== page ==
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IS and Nusra: ruling through fear and intimidation Open in fullscreen

Rami Sweid

IS and Nusra: ruling through fear and intimidation

The Islamic State regularly murders those it considers enemies

Date of publication: 18 May, 2015

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Feature: The Islamic State group and the al-Qaeda-linked Nusra Front are imposing strict interpretations of Islamic teachings in the area they control.

Extremist groups have forced their laws on the people of northern and eastern Syria, severly restricting freedoms and imposing harsh sentences for disobedience.

The Islamic State group's extreme interpretation of Islamic teaching holds sway in large areas of the country, including its "capital" Raqqa, while the al-Qaeda-linked Nusra Front has imposed its version on Idlib and parts of Aleppo.

Women, the IS has ruled, must remain "hidden and veiled", and must wear full black veils, gloves, plus a loose-fitting garment to conceal their figures. Those found in contravention face punishment. 

The IS has made it almost impossible for women to leave their homes. Those who do must be escorted by their husband or a mahram, a male relative they cannot marry.

A school teacher from Manbij in Aleppo province, Ayman Abd al-Hamid, said the IS had also made it hard to educate girls after ordering genders to be segregated in schools. Girls can only be taught by women, and there are not enough women teachers.

Men have been banned from wearing jeans, which are considered western, and anyone caught smoking or in posession of cigarettes can be flogged and jailed for up to a month.

The group regularly kills and maims those it considers to be criminals: Crucifiction and decapitation for blasphemers, stoning for adulterers and the hand-severing for thieves. Those accused of being gay are thrown from tall buildings.

Activist Ahmad Bakr told al-Araby al-Jadeed that the IS had carried out half a dozen executions in Manbij, 90km east of Aleppo, in the last three months.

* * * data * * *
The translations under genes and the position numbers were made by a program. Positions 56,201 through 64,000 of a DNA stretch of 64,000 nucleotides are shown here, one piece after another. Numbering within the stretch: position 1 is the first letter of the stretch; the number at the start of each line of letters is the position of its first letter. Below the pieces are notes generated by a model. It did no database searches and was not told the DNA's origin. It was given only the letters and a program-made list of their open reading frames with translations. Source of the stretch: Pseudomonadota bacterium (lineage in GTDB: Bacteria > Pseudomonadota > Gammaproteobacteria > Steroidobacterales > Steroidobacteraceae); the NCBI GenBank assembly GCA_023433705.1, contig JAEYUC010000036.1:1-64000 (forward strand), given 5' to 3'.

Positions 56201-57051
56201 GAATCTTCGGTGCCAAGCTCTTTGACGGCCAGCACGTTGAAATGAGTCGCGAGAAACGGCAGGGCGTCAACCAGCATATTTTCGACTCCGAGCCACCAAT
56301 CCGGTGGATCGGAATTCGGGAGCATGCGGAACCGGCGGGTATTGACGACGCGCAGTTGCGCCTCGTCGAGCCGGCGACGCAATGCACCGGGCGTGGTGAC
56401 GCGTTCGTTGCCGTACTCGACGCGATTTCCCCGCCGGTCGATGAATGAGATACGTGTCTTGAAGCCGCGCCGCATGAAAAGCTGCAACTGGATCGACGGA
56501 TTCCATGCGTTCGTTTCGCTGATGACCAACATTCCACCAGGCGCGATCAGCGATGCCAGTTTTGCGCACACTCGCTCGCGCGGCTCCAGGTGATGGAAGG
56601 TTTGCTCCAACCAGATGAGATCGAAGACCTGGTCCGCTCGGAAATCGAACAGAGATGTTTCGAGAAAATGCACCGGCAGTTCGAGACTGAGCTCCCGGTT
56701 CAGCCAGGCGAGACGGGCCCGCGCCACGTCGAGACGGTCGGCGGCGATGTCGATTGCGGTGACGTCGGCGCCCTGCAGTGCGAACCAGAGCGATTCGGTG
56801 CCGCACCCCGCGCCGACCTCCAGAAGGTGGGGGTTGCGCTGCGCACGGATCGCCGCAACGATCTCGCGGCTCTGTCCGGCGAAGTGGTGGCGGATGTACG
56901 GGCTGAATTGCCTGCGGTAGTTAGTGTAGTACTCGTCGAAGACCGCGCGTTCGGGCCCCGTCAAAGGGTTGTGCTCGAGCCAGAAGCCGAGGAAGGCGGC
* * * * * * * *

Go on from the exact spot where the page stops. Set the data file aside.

"They behead offenders with knifes or swords and then they put their bodies on display in the back of trucks and drive around through the streets so as many people as possible can see," he said.

"Last October IS crucified 17-year-old Abdallah al-Boushi in Manbij, for three days. A few months earlier it crucified a 14-year-old for allegedly raping an elderly woman and stealing her jewellery. The IS later admitted there was no evidence the teenager was guilty, and gave the boy's family financial compensation for its mistake."

Bakr added that fear kept Manbij residents from confronting the IS over its harsh punishments.

The IS also regularly kills men, or groups of men, it believes are collaborating with or fighting for its enemies.

Nusra builds its own Islamic state'

Nusra, as lead partner in a new rebel group, Jaish al-Fath, has taken control of the city of Idlib - a key step in its stated aim of establishing an Islamic emirate of its own in Syria. Like IS, Nusra seeks to establish its funadamentalist interpretation of Islamic teaching.

In the past four months since Nusra took control of Mount Zawiya in Aleppo province and few a towns in northern Idlib province, and has imposed laws similar to the IS. In Nusra-controlled areas women cannot move freely without a mahram and women cannot work or go to school and are forced to wear full veils and long flowing robes.

Nusra's courts ruled last October that shops must close during the prayer times. Any that do not adhere are closed down.

The ‎Syrian Network for Human Rights (SNHR) said in March IS and Nusra came second only to the regime of Bashar al-Assad for its crimes against humanity.

The report said the IS had killed 1,231 civilians in Syria, including 174 children and 163 women and arrested 3,914 Syrians, including 478 children and 520 women.

The report also said, IS has been responsible for the disappearances of 1,471 Syrians.

The SNHR reported, Nusra has killed 275 civilians in Syria, including 45 children and 50 women, arrested 1236 Syrians, including 53 children and 30 women, and was responsible for the disappearances of 269 Syrians.

Islamist rule has forced large segments of society to seek refuge in areas out of these groups' control. Raqqa maths teacher Abd al-Qadir al-Jallabi was forced to flee to Gaziantep in Turkey, leaving behind his home and job so his daughters could get an education because the IS prevented them traveling to university in regime-controlled Aleppo.

This is an edited translation from our Arabic edition.

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